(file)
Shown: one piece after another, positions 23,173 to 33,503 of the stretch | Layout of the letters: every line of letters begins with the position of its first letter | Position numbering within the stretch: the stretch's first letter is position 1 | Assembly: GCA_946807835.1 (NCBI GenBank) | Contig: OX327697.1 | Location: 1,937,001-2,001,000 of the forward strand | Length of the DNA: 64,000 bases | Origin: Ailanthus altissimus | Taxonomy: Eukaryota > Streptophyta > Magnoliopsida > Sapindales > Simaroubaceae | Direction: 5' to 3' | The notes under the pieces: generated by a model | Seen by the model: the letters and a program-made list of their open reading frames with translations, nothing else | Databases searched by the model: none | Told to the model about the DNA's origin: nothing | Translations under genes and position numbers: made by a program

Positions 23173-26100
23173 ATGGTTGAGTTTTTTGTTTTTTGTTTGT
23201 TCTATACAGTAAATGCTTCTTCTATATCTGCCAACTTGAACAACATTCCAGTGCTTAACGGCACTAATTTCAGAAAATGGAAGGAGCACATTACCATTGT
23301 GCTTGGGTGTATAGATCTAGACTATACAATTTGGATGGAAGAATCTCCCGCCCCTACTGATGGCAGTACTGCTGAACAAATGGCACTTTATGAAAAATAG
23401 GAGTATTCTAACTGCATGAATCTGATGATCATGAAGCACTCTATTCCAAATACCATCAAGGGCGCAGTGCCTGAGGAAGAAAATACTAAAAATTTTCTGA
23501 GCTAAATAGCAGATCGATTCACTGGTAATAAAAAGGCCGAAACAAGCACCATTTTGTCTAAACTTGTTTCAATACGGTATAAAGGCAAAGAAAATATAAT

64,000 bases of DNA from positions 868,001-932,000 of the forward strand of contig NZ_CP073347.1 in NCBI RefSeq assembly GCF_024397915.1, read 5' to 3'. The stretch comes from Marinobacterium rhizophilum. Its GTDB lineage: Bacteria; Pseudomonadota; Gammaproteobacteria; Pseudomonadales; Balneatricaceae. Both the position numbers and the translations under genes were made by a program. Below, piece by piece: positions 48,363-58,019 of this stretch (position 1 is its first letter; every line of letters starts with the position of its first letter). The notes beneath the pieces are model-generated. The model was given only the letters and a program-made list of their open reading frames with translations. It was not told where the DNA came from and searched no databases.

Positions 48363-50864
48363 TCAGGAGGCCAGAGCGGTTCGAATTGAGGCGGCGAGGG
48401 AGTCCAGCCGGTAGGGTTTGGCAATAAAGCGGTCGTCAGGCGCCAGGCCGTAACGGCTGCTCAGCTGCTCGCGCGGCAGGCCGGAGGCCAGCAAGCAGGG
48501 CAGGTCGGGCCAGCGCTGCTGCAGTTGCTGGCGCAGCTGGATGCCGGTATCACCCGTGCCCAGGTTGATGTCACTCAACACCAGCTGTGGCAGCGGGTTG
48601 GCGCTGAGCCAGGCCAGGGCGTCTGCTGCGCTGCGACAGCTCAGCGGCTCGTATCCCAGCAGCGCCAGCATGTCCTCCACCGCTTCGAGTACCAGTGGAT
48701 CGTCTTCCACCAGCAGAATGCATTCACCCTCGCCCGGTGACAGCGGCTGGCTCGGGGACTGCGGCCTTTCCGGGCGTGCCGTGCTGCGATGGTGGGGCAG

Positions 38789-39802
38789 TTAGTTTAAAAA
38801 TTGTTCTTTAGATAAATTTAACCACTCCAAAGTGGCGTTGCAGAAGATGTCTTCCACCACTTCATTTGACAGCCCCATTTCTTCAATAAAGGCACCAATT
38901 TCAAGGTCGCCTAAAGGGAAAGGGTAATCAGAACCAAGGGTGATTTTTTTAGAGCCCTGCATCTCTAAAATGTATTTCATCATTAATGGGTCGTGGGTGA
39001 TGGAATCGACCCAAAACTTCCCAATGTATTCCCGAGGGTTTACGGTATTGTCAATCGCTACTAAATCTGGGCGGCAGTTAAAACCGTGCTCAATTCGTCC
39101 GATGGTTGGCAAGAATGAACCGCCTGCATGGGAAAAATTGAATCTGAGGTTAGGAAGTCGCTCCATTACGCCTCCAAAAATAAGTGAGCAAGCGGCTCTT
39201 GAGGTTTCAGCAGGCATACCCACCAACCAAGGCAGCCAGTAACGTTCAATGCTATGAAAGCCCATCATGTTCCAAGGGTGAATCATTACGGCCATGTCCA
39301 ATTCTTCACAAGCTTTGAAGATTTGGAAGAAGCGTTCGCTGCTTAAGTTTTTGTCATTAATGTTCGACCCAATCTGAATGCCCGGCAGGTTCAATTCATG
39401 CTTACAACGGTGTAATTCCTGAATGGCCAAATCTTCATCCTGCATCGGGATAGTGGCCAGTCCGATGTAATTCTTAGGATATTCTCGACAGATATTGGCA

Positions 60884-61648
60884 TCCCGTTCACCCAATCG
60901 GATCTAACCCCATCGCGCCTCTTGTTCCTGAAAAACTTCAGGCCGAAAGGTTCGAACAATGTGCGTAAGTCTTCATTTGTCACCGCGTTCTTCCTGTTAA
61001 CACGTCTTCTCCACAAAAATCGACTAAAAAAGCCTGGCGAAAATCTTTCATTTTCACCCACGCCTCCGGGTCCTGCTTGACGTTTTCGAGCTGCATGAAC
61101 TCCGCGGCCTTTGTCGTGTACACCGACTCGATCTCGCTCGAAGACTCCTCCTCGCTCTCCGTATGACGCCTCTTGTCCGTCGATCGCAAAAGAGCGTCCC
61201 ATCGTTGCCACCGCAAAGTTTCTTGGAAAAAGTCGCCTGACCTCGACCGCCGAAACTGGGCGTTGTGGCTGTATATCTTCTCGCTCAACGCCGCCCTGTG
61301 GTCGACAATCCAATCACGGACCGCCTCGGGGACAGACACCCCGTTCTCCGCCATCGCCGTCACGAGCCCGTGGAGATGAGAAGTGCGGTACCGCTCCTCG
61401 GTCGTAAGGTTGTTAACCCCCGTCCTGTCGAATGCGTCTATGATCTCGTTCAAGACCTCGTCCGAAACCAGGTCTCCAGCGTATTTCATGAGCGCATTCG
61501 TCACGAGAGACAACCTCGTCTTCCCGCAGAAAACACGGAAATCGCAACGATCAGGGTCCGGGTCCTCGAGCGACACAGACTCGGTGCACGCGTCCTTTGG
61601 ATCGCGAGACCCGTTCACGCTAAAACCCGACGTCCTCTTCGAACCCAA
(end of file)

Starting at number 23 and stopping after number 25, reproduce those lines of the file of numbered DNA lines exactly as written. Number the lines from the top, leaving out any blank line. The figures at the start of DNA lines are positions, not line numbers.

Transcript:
39401 CTTACAACGGTGTAATTCCTGAATGGCCAAATCTTCATCCTGCATCGGGATAGTGGCCAGTCCGATGTAATTCTTAGGATATTCTCGACAGATATTGGCA

Positions 60884-61648
60884 TCCCGTTCACCCAATCG